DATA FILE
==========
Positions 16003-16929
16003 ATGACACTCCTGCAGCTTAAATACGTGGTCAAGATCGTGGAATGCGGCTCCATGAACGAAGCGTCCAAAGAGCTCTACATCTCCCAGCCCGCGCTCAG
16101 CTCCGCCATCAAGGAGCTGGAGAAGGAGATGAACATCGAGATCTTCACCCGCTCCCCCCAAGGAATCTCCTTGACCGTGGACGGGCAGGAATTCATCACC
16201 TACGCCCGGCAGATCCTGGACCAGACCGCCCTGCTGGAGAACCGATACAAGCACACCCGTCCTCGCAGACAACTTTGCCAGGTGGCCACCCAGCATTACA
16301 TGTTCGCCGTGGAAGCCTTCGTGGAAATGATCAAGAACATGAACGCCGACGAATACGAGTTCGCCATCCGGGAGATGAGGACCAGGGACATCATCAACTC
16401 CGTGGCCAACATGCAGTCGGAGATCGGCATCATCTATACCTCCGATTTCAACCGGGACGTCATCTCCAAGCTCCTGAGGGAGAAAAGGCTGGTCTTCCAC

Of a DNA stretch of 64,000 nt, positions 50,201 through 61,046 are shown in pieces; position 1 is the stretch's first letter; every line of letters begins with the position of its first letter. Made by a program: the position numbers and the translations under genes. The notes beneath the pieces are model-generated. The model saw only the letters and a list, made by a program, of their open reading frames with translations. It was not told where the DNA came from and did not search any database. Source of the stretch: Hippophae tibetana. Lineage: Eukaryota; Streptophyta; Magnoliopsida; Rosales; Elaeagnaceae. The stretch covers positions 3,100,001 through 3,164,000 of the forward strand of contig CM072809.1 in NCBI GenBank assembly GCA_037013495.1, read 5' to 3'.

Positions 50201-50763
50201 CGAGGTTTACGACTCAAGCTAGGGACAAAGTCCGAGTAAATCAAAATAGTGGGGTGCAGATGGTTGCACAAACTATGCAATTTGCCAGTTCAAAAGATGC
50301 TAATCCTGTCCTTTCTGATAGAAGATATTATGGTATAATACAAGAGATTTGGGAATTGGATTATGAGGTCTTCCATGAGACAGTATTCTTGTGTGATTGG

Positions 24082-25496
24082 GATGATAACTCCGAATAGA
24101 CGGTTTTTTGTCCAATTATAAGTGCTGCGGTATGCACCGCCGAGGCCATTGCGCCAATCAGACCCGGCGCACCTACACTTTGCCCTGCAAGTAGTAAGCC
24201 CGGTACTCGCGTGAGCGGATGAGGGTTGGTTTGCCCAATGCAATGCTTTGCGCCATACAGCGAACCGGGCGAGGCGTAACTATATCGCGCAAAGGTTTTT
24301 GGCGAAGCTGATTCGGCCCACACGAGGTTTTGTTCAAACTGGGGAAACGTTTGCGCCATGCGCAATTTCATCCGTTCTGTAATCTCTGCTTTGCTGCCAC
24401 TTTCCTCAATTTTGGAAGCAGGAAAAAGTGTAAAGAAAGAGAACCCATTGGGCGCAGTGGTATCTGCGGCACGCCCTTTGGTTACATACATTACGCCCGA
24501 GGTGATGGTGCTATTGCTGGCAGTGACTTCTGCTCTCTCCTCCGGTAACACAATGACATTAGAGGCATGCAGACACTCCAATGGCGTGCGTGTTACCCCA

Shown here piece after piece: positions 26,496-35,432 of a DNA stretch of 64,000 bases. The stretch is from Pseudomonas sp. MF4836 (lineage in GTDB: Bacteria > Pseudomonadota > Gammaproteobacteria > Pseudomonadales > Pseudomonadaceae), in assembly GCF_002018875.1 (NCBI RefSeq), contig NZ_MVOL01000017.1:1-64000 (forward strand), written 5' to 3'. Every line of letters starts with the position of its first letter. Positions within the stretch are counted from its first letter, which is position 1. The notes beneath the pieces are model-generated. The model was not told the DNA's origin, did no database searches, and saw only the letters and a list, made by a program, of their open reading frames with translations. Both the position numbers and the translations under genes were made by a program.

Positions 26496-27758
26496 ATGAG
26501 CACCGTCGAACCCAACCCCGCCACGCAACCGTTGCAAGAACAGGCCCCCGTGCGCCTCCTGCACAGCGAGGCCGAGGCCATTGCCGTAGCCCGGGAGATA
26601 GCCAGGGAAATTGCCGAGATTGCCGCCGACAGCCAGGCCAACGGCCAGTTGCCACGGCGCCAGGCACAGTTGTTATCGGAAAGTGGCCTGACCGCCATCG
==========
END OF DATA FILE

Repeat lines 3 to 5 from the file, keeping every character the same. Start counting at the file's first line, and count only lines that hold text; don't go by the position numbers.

16101 CTCCGCCATCAAGGAGCTGGAGAAGGAGATGAACATCGAGATCTTCACCCGCTCCCCCCAAGGAATCTCCTTGACCGTGGACGGGCAGGAATTCATCACC
16201 TACGCCCGGCAGATCCTGGACCAGACCGCCCTGCTGGAGAACCGATACAAGCACACCCGTCCTCGCAGACAACTTTGCCAGGTGGCCACCCAGCATTACA
16301 TGTTCGCCGTGGAAGCCTTCGTGGAAATGATCAAGAACATGAACGCCGACGAATACGAGTTCGCCATCCGGGAGATGAGGACCAGGGACATCATCAACTC